The “go-to” issues of most disabled and non-disabled people are physical access and care in the community which are commendable issues, but still follow the medical model of disability. In my opinion, to take forward the rights of disabled people (and therefore achieve the appropriate support) we need to bed in the social model of disability and there is the crux – can medical orientated charities follow the social model?  

In short, the answer is – of course they can’t – well, not fully anyway. I think national charities such as SCOPE have made a good fist of it, but unfortunately revel in the introduction and implementation of things like PIP which follow the medical model. These charities are comfortable in their understanding of policies which locate the problems disabled people face within their impairments, but shudder at the prospect of seeing the problems external to the disabled person.

But the disability movement of the 1980’s and 1990’s argued and explained the social model of disability. It gained traction in national and local policy, with social workers happy to explain it and indeed the recent Labour Party manifesto re-committed the Party to the social model.

Have we taken a big step back in equality and independence?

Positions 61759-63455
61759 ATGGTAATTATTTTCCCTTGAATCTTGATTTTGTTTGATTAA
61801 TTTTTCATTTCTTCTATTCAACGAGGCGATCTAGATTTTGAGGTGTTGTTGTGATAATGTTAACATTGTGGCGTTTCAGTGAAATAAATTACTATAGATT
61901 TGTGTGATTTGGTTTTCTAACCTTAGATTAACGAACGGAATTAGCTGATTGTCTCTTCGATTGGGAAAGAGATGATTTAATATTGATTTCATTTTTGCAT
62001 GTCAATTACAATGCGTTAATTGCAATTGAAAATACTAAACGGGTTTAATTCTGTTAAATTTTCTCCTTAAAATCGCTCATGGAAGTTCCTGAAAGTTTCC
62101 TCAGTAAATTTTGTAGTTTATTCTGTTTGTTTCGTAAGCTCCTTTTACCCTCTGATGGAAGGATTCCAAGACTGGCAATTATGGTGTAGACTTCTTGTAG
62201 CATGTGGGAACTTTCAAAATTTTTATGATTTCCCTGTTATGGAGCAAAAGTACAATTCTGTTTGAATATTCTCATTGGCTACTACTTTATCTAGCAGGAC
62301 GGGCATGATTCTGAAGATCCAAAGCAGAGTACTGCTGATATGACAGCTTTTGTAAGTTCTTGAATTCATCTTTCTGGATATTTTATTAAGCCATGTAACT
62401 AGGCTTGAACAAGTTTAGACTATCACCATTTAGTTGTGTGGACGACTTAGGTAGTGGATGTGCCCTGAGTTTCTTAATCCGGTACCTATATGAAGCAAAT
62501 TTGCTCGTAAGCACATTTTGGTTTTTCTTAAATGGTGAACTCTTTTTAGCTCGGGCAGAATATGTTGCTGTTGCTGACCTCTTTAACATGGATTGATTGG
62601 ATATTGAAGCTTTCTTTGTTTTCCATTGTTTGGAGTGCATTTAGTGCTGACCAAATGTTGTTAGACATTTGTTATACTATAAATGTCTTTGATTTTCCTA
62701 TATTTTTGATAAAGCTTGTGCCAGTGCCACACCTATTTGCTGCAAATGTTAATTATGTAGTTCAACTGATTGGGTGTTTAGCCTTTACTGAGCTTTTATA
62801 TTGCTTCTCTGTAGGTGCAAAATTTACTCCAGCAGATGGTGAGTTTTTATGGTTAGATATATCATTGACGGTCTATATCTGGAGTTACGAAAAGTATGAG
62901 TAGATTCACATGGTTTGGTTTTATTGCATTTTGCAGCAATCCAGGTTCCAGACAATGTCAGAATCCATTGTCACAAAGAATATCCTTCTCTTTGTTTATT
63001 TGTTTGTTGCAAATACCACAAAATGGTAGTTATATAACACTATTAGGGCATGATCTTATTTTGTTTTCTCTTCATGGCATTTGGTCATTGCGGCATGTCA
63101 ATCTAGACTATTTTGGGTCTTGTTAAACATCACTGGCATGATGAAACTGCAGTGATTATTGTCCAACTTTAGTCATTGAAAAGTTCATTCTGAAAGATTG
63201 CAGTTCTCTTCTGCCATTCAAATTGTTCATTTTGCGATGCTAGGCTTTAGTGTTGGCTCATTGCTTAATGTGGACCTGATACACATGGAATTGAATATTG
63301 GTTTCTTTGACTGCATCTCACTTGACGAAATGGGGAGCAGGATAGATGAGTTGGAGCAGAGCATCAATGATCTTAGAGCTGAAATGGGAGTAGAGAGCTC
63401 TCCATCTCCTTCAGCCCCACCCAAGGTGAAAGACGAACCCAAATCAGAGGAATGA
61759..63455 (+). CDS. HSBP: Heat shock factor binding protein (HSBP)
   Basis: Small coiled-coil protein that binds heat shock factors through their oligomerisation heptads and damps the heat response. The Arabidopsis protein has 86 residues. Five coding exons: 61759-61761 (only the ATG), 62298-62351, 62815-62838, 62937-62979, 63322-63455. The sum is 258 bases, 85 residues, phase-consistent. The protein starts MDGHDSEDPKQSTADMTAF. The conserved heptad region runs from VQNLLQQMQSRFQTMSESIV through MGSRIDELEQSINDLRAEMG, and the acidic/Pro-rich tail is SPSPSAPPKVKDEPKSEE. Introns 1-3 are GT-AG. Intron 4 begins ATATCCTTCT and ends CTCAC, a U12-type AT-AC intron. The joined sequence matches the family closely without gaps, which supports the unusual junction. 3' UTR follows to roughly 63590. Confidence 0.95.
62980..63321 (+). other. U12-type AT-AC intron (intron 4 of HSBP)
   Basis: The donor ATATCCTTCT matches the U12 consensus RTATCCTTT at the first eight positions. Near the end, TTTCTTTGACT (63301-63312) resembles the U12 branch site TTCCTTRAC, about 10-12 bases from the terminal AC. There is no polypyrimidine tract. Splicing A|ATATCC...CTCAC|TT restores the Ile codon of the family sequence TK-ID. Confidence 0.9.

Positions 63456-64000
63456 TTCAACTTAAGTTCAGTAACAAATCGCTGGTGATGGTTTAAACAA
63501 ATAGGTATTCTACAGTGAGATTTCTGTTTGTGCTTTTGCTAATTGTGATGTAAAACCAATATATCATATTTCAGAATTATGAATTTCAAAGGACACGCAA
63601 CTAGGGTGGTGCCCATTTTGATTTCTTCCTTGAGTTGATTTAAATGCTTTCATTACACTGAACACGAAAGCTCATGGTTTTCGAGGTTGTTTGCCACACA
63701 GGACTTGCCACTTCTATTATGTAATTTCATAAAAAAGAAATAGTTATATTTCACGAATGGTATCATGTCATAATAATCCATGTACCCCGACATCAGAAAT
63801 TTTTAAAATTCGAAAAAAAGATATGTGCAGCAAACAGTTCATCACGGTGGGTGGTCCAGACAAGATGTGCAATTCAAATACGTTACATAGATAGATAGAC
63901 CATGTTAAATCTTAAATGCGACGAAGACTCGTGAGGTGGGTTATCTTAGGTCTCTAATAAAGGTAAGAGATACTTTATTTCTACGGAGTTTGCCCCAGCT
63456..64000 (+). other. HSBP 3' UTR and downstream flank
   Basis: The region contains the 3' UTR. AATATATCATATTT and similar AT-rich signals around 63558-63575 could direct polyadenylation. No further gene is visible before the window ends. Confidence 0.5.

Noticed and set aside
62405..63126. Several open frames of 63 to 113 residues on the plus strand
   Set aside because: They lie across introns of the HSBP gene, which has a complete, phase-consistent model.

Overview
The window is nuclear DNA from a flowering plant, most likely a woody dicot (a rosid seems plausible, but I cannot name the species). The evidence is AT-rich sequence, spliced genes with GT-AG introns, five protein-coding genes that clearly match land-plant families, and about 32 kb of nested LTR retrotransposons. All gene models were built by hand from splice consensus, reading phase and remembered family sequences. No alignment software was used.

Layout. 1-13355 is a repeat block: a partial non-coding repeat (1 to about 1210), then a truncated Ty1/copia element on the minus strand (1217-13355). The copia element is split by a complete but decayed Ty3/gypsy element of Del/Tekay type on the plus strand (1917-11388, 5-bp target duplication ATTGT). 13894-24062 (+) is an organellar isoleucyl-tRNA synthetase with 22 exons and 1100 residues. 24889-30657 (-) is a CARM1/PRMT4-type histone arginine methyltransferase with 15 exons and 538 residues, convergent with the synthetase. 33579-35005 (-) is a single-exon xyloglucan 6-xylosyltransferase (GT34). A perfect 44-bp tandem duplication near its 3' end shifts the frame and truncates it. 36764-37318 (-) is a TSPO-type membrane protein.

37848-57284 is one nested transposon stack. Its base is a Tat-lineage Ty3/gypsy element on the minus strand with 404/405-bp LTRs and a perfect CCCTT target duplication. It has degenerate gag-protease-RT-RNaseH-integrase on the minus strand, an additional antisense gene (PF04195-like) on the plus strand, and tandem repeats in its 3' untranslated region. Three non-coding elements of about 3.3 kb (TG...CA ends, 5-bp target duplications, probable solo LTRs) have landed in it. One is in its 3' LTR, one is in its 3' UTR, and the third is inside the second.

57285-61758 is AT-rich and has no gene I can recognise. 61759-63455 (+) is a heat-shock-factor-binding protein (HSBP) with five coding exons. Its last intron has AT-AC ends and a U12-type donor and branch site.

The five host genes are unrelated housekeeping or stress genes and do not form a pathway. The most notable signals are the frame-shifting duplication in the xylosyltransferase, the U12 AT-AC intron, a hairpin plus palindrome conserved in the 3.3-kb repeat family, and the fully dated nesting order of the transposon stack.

We also began to talk about hate-crimes against disabled people, viewing disabled people as economically active with anti-discrimination legislation and providing support for User-led Organisations (ULOs). So… why does it feel that we’ve taken a big step back in our commitment to not only equality for disabled people, but also our independence?  

I could answer this by talking at length about the Government led-austerity, and a media-led campaign to paint all non-workers as “scroungers”, but this is a too simplistic an argument. In fact this rowing back, in my view, was instigated by the last Labour Government with the introduction of Work Capability Assessments, the contracting of ATOS and the lack of heavy fines for organisations who discriminated against disabled people either in employment or service delivery.  

Where have all the disabled people gone?